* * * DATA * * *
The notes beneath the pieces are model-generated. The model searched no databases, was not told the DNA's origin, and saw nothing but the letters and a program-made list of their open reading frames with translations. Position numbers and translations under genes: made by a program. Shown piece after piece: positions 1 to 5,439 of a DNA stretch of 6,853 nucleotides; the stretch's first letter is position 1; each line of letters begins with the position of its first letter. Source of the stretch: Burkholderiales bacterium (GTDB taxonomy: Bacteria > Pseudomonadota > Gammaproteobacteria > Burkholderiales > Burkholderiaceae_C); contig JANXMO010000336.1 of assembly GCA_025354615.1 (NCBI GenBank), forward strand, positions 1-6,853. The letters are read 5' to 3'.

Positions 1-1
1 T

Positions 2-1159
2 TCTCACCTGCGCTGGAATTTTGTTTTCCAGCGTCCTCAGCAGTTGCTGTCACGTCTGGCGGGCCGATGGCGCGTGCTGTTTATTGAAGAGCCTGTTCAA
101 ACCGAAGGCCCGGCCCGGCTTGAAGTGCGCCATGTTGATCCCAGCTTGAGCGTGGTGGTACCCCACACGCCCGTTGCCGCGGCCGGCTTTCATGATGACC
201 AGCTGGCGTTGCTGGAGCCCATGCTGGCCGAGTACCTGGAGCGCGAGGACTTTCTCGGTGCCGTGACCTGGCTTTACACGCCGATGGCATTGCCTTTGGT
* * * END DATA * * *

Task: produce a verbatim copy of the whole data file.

The notes beneath the pieces are model-generated. The model searched no databases, was not told the DNA's origin, and saw nothing but the letters and a program-made list of their open reading frames with translations. Position numbers and translations under genes: made by a program. Shown piece after piece: positions 1 to 5,439 of a DNA stretch of 6,853 nucleotides; the stretch's first letter is position 1; each line of letters begins with the position of its first letter. Source of the stretch: Burkholderiales bacterium (GTDB taxonomy: Bacteria > Pseudomonadota > Gammaproteobacteria > Burkholderiales > Burkholderiaceae_C); contig JANXMO010000336.1 of assembly GCA_025354615.1 (NCBI GenBank), forward strand, positions 1-6,853. The letters are read 5' to 3'.

Positions 1-1
1 T

Positions 2-1159
2 TCTCACCTGCGCTGGAATTTTGTTTTCCAGCGTCCTCAGCAGTTGCTGTCACGTCTGGCGGGCCGATGGCGCGTGCTGTTTATTGAAGAGCCTGTTCAA
101 ACCGAAGGCCCGGCCCGGCTTGAAGTGCGCCATGTTGATCCCAGCTTGAGCGTGGTGGTACCCCACACGCCCGTTGCCGCGGCCGGCTTTCATGATGACC
201 AGCTGGCGTTGCTGGAGCCCATGCTGGCCGAGTACCTGGAGCGCGAGGACTTTCTCGGTGCCGTGACCTGGCTTTACACGCCGATGGCATTGCCTTTGGT